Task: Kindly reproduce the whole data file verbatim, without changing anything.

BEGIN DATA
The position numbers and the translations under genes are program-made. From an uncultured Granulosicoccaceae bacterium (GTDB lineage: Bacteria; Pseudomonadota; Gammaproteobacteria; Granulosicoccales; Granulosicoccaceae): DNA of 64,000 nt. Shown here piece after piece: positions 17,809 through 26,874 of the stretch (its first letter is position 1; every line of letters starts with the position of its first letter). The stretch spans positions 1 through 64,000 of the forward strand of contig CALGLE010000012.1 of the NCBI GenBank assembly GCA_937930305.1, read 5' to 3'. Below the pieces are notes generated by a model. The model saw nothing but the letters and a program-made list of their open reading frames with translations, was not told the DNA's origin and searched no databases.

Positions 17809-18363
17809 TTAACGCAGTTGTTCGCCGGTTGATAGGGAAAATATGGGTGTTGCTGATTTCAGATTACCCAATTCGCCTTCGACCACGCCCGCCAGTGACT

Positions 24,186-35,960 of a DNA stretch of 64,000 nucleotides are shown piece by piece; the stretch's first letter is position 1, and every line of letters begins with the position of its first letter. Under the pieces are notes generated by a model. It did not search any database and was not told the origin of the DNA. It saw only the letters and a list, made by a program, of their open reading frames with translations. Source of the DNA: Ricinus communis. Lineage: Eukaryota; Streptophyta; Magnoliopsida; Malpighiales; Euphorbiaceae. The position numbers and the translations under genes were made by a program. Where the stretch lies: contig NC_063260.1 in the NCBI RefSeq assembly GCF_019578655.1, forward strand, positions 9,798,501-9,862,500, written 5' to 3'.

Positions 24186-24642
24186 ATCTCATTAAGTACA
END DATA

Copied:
The position numbers and the translations under genes are program-made. From an uncultured Granulosicoccaceae bacterium (GTDB lineage: Bacteria; Pseudomonadota; Gammaproteobacteria; Granulosicoccales; Granulosicoccaceae): DNA of 64,000 nt. Shown here piece after piece: positions 17,809 through 26,874 of the stretch (its first letter is position 1; every line of letters starts with the position of its first letter). The stretch spans positions 1 through 64,000 of the forward strand of contig CALGLE010000012.1 of the NCBI GenBank assembly GCA_937930305.1, read 5' to 3'. Below the pieces are notes generated by a model. The model saw nothing but the letters and a program-made list of their open reading frames with translations, was not told the DNA's origin and searched no databases.

Positions 17809-18363
17809 TTAACGCAGTTGTTCGCCGGTTGATAGGGAAAATATGGGTGTTGCTGATTTCAGATTACCCAATTCGCCTTCGACCACGCCCGCCAGTGACT

Positions 24,186-35,960 of a DNA stretch of 64,000 nucleotides are shown piece by piece; the stretch's first letter is position 1, and every line of letters begins with the position of its first letter. Under the pieces are notes generated by a model. It did not search any database and was not told the origin of the DNA. It saw only the letters and a list, made by a program, of their open reading frames with translations. Source of the DNA: Ricinus communis. Lineage: Eukaryota; Streptophyta; Magnoliopsida; Malpighiales; Euphorbiaceae. The position numbers and the translations under genes were made by a program. Where the stretch lies: contig NC_063260.1 in the NCBI RefSeq assembly GCF_019578655.1, forward strand, positions 9,798,501-9,862,500, written 5' to 3'.

Positions 24186-24642
24186 ATCTCATTAAGTACA